A Raptor-ous Experience

Leader: Richard Jones
Date: 17 February 2024

How many Field Trips start with a classroom examination? Not many, I bet. Nevertheless, Richard & Chris, Sheryl, Sue, Denise, Nadine, Rebecca, Francie, Peter & Annie and Robert found themselves in a small classroom facing a slightly intimidating examination of their knowledge of raptors.

Can you define a raptor? How many raptors are there in New Zealand? What is the largest raptor in New Zealand? What is the Maori name for the Morepork and is it native, endemic, or introduced? Which raptor prefers its meals pre-killed? … and so on. Perhaps not surprisingly, most of the group could answer most questions. (And if you can’t, see the websites below for answers). But the classroom was not only for an exam. There followed an enlightening lecture on raptors – their history, characteristics, behaviour and vulnerability – now that their land is full of humans and their mechanical toys.

While this information can be gleaned from a Google search, it is very different when it is embellished with stories of actual experiences. The NZ Raptor Trust in Timaru, chaired by Ron Lindsay, provides and cares for sick, injured and orphaned raptors until they are fit for release back to their natural habitat. Ron’s enthusiasm for raptors was contagious, making his talk not just information, but an introduction to his animal family.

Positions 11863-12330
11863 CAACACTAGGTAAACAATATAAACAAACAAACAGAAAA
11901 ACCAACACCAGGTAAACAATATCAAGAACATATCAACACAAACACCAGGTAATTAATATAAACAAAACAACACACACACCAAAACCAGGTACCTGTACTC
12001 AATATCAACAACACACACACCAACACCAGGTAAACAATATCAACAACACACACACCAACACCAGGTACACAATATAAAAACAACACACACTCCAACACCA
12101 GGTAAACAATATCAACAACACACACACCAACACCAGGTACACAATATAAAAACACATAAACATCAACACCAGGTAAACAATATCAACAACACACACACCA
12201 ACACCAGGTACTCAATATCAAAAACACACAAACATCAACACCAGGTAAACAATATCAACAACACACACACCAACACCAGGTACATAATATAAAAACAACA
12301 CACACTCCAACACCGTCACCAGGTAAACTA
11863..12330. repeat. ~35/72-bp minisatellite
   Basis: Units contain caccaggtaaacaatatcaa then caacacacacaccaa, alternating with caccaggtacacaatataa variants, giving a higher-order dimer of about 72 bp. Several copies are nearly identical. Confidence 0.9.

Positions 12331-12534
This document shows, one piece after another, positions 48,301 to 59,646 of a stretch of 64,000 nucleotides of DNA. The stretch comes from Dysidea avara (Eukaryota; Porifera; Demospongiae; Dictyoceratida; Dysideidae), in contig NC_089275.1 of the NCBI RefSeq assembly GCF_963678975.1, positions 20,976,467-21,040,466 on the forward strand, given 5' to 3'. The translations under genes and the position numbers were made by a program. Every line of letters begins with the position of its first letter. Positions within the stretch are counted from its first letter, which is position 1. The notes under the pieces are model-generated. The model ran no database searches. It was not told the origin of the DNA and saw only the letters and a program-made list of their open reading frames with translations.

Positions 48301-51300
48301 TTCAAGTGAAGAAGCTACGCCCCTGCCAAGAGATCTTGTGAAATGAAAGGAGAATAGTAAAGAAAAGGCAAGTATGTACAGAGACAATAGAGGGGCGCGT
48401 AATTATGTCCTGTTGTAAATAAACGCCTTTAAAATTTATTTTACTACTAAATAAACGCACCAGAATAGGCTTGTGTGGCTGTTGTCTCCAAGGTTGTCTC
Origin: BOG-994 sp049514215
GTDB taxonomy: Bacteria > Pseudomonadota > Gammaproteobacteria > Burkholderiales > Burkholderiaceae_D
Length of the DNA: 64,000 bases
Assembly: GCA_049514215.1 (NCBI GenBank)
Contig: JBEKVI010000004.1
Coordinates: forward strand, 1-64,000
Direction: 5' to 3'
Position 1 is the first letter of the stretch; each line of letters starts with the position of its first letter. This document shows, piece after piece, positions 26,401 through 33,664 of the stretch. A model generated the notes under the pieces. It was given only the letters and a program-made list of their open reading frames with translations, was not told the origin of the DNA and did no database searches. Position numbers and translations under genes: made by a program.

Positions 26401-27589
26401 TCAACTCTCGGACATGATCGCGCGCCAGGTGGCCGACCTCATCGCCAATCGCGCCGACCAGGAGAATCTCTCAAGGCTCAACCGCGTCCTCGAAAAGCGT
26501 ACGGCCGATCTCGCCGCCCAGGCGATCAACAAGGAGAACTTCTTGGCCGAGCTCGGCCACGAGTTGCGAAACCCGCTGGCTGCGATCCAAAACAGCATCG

The highlight of the trip was the opportunity to be up-close-and personal with Prince and Tom, two swamp harriers (kāhu) that, although recovered from injuries, has made The Raptor Experience their home. Everyone had the opportunity to have Prince sit on their arm. I’ve always been impressed with the strength of people holding their arm out at right-angle with a giant bird perched on their wrist. Surprise, surprise, despite being over two feet in length, with a wingspan getting toward a metre and a half, an adult swamp harrier is … well … er … as light as a feather! What a marvel of natural engineering.

As well as learning how light a big bird of prey can be, (I suspect an Albatross might be much heavier), we all learned an important tip when having a raptor on your wrist – keep your wrist as high as your shoulder because they like to perch on the highest point. If your shoulder is higher, they will climb up to sit on your shoulder. (Not only leaving a trail of puncture marks in your arm but you’ll end-up with a very scary beak just by your eye-line!)


Unless you are very fortunate, most opportunities to photograph a raptor are from below, at considerable distance. The Raptor Experience provided the opportunity to photograph these wonderful birds at eye level from just a few feet away. Not only could everyone obtain glorious close-ups, some of which are displayed here, but it was possible to capture exciting images of dynamic action as the bird flew to its perch.


Perhaps for some, the idea of a 5-hour round trip for an $80, 90-minute encounter with some birds might not be exciting. The experience of everyone on this trip was that the encounter was a memorable day out that made NZ’s raptors much more treasured. There was also the bonus of a great lunch at Harlau House Café, the vast fields of sunflowers outside Timaru, and a stroll around Otipua Wetland and Saltwater Creek where a limited range of wildlife provided even more photo opportunities.